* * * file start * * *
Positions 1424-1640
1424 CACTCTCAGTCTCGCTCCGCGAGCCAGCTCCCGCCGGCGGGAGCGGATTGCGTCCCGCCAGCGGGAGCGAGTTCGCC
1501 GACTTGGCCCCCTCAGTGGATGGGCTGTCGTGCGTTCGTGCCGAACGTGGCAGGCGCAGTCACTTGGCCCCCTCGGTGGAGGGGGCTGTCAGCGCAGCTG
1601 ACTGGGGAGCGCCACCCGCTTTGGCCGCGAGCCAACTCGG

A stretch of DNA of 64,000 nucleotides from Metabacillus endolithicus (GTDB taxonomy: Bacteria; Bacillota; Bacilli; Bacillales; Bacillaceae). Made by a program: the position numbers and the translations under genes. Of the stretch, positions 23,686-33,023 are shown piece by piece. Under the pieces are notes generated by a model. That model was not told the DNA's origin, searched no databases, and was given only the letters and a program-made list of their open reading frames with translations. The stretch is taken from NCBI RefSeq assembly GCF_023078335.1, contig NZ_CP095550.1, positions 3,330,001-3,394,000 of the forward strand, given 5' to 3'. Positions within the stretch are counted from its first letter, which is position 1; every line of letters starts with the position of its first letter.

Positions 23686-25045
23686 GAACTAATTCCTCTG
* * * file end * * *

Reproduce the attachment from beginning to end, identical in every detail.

Positions 1424-1640
1424 CACTCTCAGTCTCGCTCCGCGAGCCAGCTCCCGCCGGCGGGAGCGGATTGCGTCCCGCCAGCGGGAGCGAGTTCGCC
1501 GACTTGGCCCCCTCAGTGGATGGGCTGTCGTGCGTTCGTGCCGAACGTGGCAGGCGCAGTCACTTGGCCCCCTCGGTGGAGGGGGCTGTCAGCGCAGCTG
1601 ACTGGGGAGCGCCACCCGCTTTGGCCGCGAGCCAACTCGG

A stretch of DNA of 64,000 nucleotides from Metabacillus endolithicus (GTDB taxonomy: Bacteria; Bacillota; Bacilli; Bacillales; Bacillaceae). Made by a program: the position numbers and the translations under genes. Of the stretch, positions 23,686-33,023 are shown piece by piece. Under the pieces are notes generated by a model. That model was not told the DNA's origin, searched no databases, and was given only the letters and a program-made list of their open reading frames with translations. The stretch is taken from NCBI RefSeq assembly GCF_023078335.1, contig NZ_CP095550.1, positions 3,330,001-3,394,000 of the forward strand, given 5' to 3'. Positions within the stretch are counted from its first letter, which is position 1; every line of letters starts with the position of its first letter.

Positions 23686-25045
23686 GAACTAATTCCTCTG